It happens to every company sooner or later: Wall Street sets a mark for quarterly earnings, and the company misses that goal. Sometimes an earnings stumble is a signal to sell, but digging in the dirt is also a good way to find turnaround candidates while they're getting beaten down. Today, we'll see a pier with no docks, a doughnut that's all holes, and some exciting growth in a dying industry. It's game time.
Our first yellow card this week is home decorator and furniture seller Pier 1
Compared to last year's $0.14 per-share loss, the downhill slide looks rather steep. Total revenue was also down over last year's comparable quarter, as were same-store sales and pretty much any margin you'd care to name. Earlier plans to open more stores than the company is closing have been revised to a net reduction of 10 to 15 stores this year. And Pier 1's CEO sounded less than enthusiastic when he outlined the company's new product line and brand repositioning, and in the next breath explained that customer traffic "remained weak." Whoop de doo.
I don't know what it will take to stem the tide of Pier 1 customers migrating to Target
Next up is doughnut maker Krispy Kreme
If I sound bitter, it's because I was bitten by the Krispy Kreme bug back when it looked like a bona fide turnaround story. Sure, there were some financial statements to rearrange, and the low-carb craze was all over the place, but low-carb had to be a fad and interim CEO Stephen Cooper was a certified turnaround expert. He did manage to fix up Boston Market enough that McDonald's
Yet here we are, more than a year later, and this financial house was apparently much more of a fixer-upper than anyone thought. Cooper has stepped down to the post of Chief Restructuring Officer, and a high-ranking snack food expert from Kraft
Let's end this list on a happier note, if only slightly so. Meet digital cinema specialist AccessIT
Despite the disappointing bottom line this quarter, the top line is growing quickly and is set to continue doing so for the next year or two. Between March and May, the total number of installed projection systems more than doubled, from 210 to 426, and there are agreements in place for 4,000 installations by November 2007. These are state-of-the-art digital cinema systems based on Texas Instruments'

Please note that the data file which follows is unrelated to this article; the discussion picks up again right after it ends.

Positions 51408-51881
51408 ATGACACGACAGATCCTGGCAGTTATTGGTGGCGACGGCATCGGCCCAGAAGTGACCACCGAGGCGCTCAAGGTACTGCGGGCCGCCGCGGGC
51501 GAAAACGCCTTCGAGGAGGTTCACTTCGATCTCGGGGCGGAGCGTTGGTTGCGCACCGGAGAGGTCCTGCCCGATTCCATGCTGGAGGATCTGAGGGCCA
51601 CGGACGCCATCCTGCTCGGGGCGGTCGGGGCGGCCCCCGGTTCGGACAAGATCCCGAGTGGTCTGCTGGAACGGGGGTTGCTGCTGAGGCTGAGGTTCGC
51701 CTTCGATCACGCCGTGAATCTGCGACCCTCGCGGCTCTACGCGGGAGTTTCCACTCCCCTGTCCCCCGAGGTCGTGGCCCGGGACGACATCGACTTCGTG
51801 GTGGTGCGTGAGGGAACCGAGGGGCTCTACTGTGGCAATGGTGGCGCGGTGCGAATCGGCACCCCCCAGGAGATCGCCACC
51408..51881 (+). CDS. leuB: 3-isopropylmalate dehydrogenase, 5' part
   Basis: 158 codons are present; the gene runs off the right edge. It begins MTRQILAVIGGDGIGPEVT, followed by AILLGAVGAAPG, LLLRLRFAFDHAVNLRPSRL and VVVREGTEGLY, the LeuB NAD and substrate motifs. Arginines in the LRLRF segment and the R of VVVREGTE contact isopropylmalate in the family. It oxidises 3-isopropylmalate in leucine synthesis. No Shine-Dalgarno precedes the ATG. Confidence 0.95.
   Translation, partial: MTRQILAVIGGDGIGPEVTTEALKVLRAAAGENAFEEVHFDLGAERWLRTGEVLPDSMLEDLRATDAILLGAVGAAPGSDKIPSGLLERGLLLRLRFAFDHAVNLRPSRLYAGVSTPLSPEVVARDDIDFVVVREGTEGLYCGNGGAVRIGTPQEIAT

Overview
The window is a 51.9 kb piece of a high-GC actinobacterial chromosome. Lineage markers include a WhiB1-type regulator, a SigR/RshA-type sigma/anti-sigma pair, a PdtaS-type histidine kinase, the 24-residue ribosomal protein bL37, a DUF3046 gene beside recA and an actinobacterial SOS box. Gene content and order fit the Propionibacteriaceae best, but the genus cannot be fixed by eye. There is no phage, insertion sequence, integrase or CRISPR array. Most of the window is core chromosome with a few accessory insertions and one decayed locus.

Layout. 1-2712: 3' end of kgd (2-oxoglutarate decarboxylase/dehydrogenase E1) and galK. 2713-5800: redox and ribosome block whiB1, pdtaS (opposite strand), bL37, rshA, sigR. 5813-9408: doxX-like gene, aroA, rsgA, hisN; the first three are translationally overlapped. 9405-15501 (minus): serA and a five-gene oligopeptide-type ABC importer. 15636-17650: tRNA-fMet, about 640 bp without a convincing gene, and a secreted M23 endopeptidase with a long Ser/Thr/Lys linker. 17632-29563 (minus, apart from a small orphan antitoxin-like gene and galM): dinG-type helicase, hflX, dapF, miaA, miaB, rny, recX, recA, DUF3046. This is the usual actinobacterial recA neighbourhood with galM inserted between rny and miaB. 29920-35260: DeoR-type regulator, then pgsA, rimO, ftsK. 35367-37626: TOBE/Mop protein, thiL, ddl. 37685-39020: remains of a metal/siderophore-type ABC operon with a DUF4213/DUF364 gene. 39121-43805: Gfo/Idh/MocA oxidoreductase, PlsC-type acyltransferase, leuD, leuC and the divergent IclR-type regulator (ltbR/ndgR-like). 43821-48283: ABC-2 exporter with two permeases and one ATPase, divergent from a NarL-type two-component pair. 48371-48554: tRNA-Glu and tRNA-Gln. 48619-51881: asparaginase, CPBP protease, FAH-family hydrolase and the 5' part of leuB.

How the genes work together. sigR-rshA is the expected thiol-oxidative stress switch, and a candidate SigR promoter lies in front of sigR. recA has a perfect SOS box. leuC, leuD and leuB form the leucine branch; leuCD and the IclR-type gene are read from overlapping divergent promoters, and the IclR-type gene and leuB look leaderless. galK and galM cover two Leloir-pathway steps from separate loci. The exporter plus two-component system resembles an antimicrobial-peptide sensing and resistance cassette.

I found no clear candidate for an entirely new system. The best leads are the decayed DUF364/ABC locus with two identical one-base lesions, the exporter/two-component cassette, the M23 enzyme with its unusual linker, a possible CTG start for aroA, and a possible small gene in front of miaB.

And therein lies the rub. The way I see it, AccessIT is rolling out an exciting new service to a large market -- in a doomed industry. The way the entertainment industry is going, the multiplex is growing more irrelevant day by day as consumers move their movie experience into their own living rooms and even onto portable devices. Movies on demand, DVDs by mail, and streaming videos on your cell phone are crowding out the mall-attached theaters, and though there will always be a place for dates and popcorn, the niche is narrowing as we speak.
So once the build-out of the digital projection and management services is complete, it's nice to have the data center side business to fall back on. What looks like blue skies ahead now may just be the ride up the roller coaster, to be followed by a screaming, white-knuckle drop in a couple of years. You heard it here first.
Some of these underperformers are victims of larger circumstances, while others might have only themselves to blame. It's up to you to decide which down-on-their-luck companies should be able to pull themselves up by the bootstraps and which really are stuck in the mud. Come back next Monday, and we'll take a look at another batch of mishaps and disappointments.
For further Foolishness:
- Take cheap when you can get it.
- Krispy Kreme tricked Rick Munarriz, too.
- More on why the doughnut looks hollow.
- Pier 1 makes my fellow Fool Stephen D. Simpson uncomfortable.
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Wal-Mart is an Inside Value selection, and Kraft Foods is a pick for the Income Investor in you.
Fool contributor Anders Bylund no longer owns any stock in the companies discussed this week. These businesses may have let us down, but Foolish disclosure never disappoints.